A second study on bird flu that was considered dangerous for publication was released recently following earlier requests by federal officials that the details will not be published since the genetic mutations that are used in making the strains were identified. The officials caution at the possibility that terrorists will be able to gain the knowledge in creating a biological weapon.
This resulted to numerous discussions among scientists, a number of whom have indicated that the release of the results is necessary to be able to cope with the risk of the virus.
Although bird flu has affected poultry within Asia for a number of years and is considered dangerous for humans, it only infects people who have direct contact with the infected poultry. However scientists were concerned on the possible mutations that will allow it to easily spread among humans, which will have disastrous results.
Revised versions of the studies were later submitted by the researchers which showed the importance of the results to public health instead of the details of the study. The bio-security panel that advised federal officials supported the publishing of the revised versions since sharing data will facilitate the fight against the virus.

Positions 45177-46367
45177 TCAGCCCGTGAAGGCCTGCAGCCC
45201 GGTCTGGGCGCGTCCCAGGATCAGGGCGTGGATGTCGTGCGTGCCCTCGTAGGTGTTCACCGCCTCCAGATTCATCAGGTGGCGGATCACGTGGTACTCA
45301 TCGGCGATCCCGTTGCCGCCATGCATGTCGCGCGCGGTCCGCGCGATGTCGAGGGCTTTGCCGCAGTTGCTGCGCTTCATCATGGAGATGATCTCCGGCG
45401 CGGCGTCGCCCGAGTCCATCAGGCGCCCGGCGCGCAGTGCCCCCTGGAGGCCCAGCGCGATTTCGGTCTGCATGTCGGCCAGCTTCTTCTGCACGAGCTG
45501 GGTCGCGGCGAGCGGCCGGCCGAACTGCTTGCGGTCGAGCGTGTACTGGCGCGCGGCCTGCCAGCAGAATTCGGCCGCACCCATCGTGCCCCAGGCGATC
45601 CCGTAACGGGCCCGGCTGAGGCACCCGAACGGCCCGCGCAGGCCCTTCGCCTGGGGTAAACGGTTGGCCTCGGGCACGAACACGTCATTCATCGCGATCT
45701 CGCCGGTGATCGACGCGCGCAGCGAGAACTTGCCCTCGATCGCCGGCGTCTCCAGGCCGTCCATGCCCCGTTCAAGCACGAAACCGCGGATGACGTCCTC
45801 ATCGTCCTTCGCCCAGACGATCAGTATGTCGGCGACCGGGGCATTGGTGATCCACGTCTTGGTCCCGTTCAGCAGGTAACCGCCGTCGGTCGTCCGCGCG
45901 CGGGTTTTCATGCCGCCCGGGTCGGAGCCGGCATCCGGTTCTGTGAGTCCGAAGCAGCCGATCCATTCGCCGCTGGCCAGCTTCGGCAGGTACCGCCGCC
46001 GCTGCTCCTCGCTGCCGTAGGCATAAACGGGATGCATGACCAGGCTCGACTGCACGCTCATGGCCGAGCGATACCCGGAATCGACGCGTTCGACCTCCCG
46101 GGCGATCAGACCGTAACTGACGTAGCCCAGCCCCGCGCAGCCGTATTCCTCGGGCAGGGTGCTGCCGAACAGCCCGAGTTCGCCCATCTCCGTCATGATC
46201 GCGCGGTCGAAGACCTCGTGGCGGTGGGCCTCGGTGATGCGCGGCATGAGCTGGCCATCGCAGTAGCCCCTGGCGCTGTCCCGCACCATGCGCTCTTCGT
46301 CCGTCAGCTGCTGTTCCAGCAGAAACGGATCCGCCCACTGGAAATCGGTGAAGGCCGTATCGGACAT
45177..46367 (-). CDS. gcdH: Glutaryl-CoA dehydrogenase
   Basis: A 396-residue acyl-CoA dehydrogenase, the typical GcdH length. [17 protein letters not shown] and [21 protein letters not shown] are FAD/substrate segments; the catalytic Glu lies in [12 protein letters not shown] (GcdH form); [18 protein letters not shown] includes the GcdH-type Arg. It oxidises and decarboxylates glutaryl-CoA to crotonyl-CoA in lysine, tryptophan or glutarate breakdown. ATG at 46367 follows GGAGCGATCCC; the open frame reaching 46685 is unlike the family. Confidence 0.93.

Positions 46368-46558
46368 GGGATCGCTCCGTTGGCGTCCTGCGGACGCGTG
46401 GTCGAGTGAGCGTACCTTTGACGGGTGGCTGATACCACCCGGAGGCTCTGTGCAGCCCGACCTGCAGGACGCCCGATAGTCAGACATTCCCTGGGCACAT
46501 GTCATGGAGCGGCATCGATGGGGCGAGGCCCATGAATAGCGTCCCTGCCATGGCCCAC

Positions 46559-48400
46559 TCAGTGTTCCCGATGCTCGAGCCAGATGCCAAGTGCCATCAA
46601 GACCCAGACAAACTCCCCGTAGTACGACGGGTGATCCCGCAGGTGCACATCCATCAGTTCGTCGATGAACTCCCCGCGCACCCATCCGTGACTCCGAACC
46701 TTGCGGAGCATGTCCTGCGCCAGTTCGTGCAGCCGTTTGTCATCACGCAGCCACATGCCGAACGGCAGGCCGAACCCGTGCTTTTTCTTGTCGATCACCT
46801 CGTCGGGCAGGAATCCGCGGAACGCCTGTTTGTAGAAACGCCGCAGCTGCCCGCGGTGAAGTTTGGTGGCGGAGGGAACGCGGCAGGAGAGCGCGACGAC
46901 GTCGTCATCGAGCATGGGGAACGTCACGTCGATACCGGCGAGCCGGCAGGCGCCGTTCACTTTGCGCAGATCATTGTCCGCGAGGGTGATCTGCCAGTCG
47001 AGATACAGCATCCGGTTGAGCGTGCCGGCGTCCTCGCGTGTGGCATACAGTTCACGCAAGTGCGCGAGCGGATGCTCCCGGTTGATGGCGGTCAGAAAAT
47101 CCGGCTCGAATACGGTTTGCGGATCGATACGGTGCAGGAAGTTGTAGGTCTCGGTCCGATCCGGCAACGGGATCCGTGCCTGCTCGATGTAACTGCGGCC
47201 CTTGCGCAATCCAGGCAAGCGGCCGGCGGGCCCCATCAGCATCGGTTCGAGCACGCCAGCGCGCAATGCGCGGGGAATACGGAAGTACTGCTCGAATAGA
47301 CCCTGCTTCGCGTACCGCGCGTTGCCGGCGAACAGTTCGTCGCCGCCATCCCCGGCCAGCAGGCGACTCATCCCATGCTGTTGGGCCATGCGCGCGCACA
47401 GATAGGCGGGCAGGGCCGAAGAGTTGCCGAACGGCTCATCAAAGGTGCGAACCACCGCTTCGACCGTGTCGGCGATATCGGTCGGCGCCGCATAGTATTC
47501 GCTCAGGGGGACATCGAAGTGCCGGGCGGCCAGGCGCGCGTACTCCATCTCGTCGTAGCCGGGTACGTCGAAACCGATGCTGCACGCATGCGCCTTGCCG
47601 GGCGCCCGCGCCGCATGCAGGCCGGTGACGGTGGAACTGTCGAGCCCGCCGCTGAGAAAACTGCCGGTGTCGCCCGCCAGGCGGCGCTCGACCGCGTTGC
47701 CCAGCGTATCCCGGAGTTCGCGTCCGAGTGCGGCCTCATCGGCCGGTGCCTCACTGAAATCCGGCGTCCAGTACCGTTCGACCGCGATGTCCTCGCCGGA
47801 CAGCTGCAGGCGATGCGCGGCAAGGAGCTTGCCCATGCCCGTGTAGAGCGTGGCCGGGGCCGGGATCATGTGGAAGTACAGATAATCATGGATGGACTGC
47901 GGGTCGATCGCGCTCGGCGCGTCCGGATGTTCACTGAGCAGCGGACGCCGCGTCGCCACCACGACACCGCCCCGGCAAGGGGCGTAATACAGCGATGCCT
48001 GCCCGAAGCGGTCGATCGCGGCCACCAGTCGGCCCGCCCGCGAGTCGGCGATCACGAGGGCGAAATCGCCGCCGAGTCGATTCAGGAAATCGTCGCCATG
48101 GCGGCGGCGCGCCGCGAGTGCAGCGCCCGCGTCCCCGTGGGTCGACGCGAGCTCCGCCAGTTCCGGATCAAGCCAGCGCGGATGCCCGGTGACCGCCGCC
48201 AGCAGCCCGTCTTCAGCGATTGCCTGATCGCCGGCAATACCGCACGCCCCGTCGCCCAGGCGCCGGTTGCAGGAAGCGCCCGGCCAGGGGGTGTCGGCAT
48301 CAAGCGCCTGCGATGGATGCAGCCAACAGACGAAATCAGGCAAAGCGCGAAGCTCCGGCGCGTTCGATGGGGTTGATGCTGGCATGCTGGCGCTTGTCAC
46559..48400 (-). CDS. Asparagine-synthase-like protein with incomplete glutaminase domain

Dr. Anthony Fauci from the National Institute of Allergy and Infectious Diseases said that the benefits of sharing data outweigh the risk connected to it. The first paper was published last month while the second one was only published recently.
The two papers evaluated the possibility of spreading airborne modified bird viruses among ferrets, which did not die from the infections while the second reported that five particular mutations will allow the virus to spread in this manner. Two of the mutations were found in some virus strains while the remaining three may emerge when people or mammals are infected.
The results on the ferret studies did not give any conclusions on how deadly the modified virus will be for humans. The studies represent the first experimental evidence that the bird flu virus may possibly spread easily among humans if it mutates according to Eddy Holmes from the Penn State University.